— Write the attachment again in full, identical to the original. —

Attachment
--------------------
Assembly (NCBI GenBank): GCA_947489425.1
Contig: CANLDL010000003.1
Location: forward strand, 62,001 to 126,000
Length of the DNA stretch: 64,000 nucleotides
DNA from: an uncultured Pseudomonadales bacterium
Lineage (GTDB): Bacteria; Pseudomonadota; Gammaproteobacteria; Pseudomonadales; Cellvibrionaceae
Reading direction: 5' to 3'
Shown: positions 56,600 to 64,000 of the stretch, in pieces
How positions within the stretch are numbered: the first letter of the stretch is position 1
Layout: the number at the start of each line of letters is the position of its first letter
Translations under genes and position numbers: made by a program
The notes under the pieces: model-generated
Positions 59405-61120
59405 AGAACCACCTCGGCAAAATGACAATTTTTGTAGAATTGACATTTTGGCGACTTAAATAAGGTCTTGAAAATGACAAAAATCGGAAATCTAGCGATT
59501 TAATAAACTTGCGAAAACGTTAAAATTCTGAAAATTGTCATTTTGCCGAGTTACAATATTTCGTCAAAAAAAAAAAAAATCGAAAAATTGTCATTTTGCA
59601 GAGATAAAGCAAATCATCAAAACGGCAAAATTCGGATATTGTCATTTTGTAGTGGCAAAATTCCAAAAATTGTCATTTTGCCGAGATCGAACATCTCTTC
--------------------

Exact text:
Assembly (NCBI GenBank): GCA_947489425.1
Contig: CANLDL010000003.1
Location: forward strand, 62,001 to 126,000
Length of the DNA stretch: 64,000 nucleotides
DNA from: an uncultured Pseudomonadales bacterium
Lineage (GTDB): Bacteria; Pseudomonadota; Gammaproteobacteria; Pseudomonadales; Cellvibrionaceae
Reading direction: 5' to 3'
Shown: positions 56,600 to 64,000 of the stretch, in pieces
How positions within the stretch are numbered: the first letter of the stretch is position 1
Layout: the number at the start of each line of letters is the position of its first letter
Translations under genes and position numbers: made by a program
The notes under the pieces: model-generated
Positions 59405-61120
59405 AGAACCACCTCGGCAAAATGACAATTTTTGTAGAATTGACATTTTGGCGACTTAAATAAGGTCTTGAAAATGACAAAAATCGGAAATCTAGCGATT
59501 TAATAAACTTGCGAAAACGTTAAAATTCTGAAAATTGTCATTTTGCCGAGTTACAATATTTCGTCAAAAAAAAAAAAAATCGAAAAATTGTCATTTTGCA
59601 GAGATAAAGCAAATCATCAAAACGGCAAAATTCGGATATTGTCATTTTGTAGTGGCAAAATTCCAAAAATTGTCATTTTGCCGAGATCGAACATCTCTTC